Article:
203R. Harrod to A. H. Smith, 16 March 1931 [a]

Harrod is not willing to make propaganda about the proposals concerning the Bodleian Library which he had submitted as a minority report. However, he is available to explain the details of his plans and the reasons for suggesting it to anybody who would desire to hear such an explanation. [1]

  1. 1. After the Bodleian Library Commission's Report was printed on 10 March 1931, including Harrod's "Separate Report" ( 1931:1 ), it was up to the Congregation to accept, or reject, either of the two reports. The press largely reported on the division of opinion within the Congregation, and in some cases took part for one of the factions. The Oxford correspondent of the Manchester Guardian, for instance, on 29 April 1931 stated that "Harrod's plan is vastly superior to the report of the majority" (Harrod preserved a number of cuttings, now in HP VI-92). Opinion in Oxford seems to have been divided as well, with the young members of the Hebdomadal council more favourable to Harrod's plan on the ground that it would do more for the development of research. This was an important issue at the time. Research, in fact, was carried out by college fellows and university professors in the time left free by their academic duties, while graduate studies were in their beginning. This development, however, was prospected by some, and Harrod's proposal allowed for it (see, for instance, letter 205 R. Harrod's action along these lines culminated in 1934 with the discussions leading to the establishment of the Institute of Statistics: see note 6 to letter 371 , and note 2 to essay 15 ). According to the press reports prior to the decision of the Council, Harrod's plan seems to have found a large support in the University. The idea of open shelves had also been advanced by a number of the scholars, lecturers and so on, whose opinion was invited by the Commission at the first stage of inquiry (see note 4 to letter 172 R): G. R. Driver, for instance, maintained that closed stacks render the library useless to those for which it was designed; Lindley Fraser and eight other social sciences fellows advocated open access to books (LR c.580/1, Folder 387/4, and c.579).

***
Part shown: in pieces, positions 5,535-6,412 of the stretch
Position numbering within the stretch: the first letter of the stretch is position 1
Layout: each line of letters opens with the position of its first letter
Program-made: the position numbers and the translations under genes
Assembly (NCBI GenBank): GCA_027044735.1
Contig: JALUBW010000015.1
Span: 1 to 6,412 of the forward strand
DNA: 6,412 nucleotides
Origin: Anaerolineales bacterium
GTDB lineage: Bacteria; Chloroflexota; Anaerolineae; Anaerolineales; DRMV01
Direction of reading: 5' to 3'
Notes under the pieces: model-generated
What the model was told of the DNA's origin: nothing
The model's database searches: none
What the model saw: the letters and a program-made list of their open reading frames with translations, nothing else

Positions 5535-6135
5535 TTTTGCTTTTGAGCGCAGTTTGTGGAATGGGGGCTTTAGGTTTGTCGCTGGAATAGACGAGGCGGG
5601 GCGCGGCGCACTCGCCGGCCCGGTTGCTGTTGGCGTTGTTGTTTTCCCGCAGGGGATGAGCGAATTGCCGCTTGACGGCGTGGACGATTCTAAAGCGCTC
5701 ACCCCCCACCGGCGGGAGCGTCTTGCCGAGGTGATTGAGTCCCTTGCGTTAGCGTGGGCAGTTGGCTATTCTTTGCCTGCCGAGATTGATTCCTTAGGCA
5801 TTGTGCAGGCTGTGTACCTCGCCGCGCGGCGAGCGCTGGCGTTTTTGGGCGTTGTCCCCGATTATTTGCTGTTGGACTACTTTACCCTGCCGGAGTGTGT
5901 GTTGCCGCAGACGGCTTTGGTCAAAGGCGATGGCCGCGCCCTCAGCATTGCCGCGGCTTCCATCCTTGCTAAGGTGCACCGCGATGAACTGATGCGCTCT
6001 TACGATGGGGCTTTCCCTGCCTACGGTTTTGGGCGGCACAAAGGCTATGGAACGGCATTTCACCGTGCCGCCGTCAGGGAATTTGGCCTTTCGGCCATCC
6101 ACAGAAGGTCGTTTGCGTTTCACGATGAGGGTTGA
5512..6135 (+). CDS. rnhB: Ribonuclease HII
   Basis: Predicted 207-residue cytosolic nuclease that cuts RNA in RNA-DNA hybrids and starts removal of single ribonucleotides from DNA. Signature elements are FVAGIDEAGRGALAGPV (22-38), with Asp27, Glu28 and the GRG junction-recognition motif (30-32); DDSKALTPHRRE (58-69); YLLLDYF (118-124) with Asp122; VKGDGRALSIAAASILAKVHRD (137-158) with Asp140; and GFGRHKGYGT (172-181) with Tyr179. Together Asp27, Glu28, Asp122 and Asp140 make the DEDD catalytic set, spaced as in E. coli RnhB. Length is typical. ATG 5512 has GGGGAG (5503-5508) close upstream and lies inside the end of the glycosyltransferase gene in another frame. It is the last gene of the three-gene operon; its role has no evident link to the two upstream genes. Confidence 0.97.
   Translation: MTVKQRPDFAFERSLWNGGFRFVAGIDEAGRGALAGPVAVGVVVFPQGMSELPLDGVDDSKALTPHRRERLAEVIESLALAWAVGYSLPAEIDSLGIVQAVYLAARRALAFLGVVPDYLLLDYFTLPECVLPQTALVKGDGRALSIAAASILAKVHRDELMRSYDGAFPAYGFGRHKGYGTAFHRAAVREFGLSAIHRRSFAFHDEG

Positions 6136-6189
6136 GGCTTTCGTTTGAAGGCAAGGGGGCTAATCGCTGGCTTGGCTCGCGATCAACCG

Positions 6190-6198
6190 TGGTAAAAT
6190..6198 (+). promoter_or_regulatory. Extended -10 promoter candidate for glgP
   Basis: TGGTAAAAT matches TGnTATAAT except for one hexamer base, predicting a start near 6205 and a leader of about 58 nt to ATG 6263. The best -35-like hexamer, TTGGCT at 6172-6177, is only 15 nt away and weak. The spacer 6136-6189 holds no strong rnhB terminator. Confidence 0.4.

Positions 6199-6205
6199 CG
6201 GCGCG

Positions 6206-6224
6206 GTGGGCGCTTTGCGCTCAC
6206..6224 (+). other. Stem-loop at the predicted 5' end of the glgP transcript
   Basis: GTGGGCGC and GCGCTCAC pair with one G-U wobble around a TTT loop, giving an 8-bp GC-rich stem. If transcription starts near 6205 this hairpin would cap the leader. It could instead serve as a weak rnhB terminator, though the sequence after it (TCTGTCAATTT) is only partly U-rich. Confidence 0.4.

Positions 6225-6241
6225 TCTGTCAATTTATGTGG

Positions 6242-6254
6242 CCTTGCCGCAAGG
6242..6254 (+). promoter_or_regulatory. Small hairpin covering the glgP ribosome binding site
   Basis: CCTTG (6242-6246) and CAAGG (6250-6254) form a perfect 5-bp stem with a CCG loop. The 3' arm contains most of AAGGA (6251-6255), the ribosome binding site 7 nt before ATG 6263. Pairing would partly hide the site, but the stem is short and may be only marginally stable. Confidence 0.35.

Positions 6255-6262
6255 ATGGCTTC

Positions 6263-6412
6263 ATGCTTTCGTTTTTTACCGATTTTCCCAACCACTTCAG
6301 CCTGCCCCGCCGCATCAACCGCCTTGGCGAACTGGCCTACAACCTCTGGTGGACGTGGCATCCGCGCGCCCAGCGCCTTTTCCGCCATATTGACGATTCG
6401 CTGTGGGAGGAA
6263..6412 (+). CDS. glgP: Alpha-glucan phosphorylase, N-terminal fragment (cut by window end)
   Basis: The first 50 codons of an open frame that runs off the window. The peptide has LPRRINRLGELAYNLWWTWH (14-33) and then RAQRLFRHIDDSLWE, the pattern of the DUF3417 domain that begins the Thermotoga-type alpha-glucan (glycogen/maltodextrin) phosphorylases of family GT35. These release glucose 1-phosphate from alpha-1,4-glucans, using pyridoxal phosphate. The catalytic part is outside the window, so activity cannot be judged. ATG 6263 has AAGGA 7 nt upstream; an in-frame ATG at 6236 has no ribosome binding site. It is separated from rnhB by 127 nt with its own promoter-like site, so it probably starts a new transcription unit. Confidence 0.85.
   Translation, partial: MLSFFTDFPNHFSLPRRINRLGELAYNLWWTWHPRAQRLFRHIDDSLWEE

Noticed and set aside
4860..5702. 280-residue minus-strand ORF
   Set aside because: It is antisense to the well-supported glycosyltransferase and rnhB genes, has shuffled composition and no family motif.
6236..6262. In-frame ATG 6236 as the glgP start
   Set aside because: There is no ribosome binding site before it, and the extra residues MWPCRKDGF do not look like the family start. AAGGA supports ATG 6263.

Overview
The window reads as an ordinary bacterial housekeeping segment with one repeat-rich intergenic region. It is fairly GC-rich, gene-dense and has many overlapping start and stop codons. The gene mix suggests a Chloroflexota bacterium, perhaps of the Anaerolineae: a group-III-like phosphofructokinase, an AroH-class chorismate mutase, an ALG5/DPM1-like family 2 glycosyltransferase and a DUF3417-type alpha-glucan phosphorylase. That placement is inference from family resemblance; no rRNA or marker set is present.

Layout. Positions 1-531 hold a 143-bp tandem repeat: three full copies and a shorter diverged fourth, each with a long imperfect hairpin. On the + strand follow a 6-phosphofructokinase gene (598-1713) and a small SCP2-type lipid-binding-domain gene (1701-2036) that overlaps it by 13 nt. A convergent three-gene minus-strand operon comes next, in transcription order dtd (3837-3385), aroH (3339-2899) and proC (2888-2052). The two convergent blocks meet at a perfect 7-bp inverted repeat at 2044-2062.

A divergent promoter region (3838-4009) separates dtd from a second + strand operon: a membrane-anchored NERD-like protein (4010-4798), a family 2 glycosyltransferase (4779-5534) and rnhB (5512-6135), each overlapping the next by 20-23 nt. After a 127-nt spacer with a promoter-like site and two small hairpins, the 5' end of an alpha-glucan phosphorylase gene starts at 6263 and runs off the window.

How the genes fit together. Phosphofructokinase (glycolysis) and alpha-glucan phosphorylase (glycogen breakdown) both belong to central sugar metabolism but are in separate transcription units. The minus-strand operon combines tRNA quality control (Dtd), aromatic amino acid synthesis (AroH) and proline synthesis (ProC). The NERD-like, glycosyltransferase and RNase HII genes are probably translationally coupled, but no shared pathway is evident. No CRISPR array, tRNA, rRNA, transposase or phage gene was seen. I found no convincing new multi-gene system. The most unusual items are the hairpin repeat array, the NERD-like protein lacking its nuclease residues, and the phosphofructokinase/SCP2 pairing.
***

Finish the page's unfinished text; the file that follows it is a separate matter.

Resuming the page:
Although Harrod did not directly engage in the debates at Oxford, he dropped a word to the ear of the Rockefeller Foundation (see letters 206 R and 207 R). In Oxford, the matter was taken in his hands by A. H. Smith: see note 1 to letter 211 R (Smith had already commented on Harrod's proposal in a letter of 10 January, in HP VI-37).

    1. a. From Christ Church # , one page ALS marked "copy", in HP VI-35.

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